In two separate articles published this weekend, the Seattle Times criticizes Amazon (NSDQ: AMZN) for its business practices and philanthropic efforts, calling it a “giant, silent neighbor.”
In the two pieces, Amazon comes across as a highly secretive company — when it is viewed from the perspective of other businesses. Book publishers reading the philanthropy piece today will find new reasons to distrust the company. Consumers may not care as long as they are getting excellent customer service.
The first article, “Amazon a virtual no-show in hometown philanthropy,” says, “As Amazon prepares to turn 18 this summer, it cuts an astoundingly low profile in the civic life of its hometown.”
While Seattle companies like Microsoft (NSDQ: MSFT) and Boeing are actively involved in charitable giving, Seattle Times reporters Amy Martinez and Kristi Heim call Amazon a “giant, silent neighbor”:
Though Amazon is a Fortune 500 company, you won’t find the company’s name on the rosters of major donors to such venerable local nonprofits as the Alliance for Education, Seattle Art Museum and United Way.
The Seattle Times also found no record of significant Amazon donations to the Seattle Symphony, Washington’s Special Olympics, YMCA of Greater Seattle or Forterra, a prominent conservation group formerly called the Cascade Land Conservancy.
Amazon now “leases more office space downtown than any other private-sector employer,” but “won’t even acknowledge how many employees it has in the area.” A philanthropic consultant who worked with Microsoft calls the company a “black box.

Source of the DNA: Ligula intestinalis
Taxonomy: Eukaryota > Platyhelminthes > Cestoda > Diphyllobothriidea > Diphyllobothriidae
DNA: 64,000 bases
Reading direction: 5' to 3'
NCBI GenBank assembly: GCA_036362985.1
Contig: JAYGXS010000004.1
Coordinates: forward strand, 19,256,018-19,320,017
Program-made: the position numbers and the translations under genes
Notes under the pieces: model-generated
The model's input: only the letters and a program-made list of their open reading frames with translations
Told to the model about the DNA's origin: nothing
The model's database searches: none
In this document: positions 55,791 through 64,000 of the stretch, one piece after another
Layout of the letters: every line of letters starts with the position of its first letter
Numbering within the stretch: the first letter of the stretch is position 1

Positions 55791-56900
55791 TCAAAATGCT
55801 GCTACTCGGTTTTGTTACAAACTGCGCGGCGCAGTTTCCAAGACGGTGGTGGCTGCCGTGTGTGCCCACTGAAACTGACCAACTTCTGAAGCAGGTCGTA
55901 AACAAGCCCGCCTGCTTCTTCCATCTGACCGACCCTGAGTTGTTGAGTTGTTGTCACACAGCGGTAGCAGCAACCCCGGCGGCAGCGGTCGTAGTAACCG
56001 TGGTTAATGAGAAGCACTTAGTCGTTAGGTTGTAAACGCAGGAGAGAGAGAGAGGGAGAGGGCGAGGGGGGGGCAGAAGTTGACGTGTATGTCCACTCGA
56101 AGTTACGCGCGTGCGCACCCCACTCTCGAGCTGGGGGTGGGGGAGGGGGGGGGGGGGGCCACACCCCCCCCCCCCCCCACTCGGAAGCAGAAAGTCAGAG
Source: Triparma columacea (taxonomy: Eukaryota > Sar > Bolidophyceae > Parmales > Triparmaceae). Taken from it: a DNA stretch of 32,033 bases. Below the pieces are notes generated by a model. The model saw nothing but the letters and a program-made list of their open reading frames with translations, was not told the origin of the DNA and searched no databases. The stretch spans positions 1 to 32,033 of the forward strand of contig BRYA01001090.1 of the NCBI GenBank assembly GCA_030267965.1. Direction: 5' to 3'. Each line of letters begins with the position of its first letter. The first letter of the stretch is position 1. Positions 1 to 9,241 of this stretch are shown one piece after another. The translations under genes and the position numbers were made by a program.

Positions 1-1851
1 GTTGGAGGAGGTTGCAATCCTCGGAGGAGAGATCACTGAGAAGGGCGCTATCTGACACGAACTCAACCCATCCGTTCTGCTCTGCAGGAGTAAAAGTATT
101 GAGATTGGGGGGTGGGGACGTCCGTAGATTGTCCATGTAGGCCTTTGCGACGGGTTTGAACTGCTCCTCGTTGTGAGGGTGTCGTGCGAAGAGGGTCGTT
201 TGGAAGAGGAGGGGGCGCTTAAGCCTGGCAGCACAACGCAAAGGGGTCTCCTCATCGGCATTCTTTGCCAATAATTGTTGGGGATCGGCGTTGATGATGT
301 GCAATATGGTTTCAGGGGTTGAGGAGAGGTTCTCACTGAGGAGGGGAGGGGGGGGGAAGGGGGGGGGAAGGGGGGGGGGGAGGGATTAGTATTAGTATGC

Martinez and Heim note Amazon’s attitude may be changing:
In the past year – as The Seattle Times began looking into its charitable giving and shortly after [former City Council member Jan] Drago questioned Bezos at the company’s annual shareholder meeting – Amazon reached out to more than 30 local nonprofits, offering volunteers, in-kind donations and small, often unsolicited, cash contributions.
The second article, “Amazon.com trying to wring deep discounts from publishers,” written by Amy Martinez, examines Amazon’s increasingly important role in the world of book publishing as it becomes a book publisher itself.
Most of the piece doesn’t come as a surprise to anyone who’s been following the company closely, but Martinez interviewed two small book publishers who have been fighting with Amazon over the company’s demand for better terms.
“Publishers rarely criticize companies they do business with,” Martinez notes, but “some say they’re speaking out against Amazon partly because they’re offended by its tactics. They describe Amazon’s demands — made in e-mail, with no personal-contact information provided — as overly aggressive and leaving almost no room for discussion.”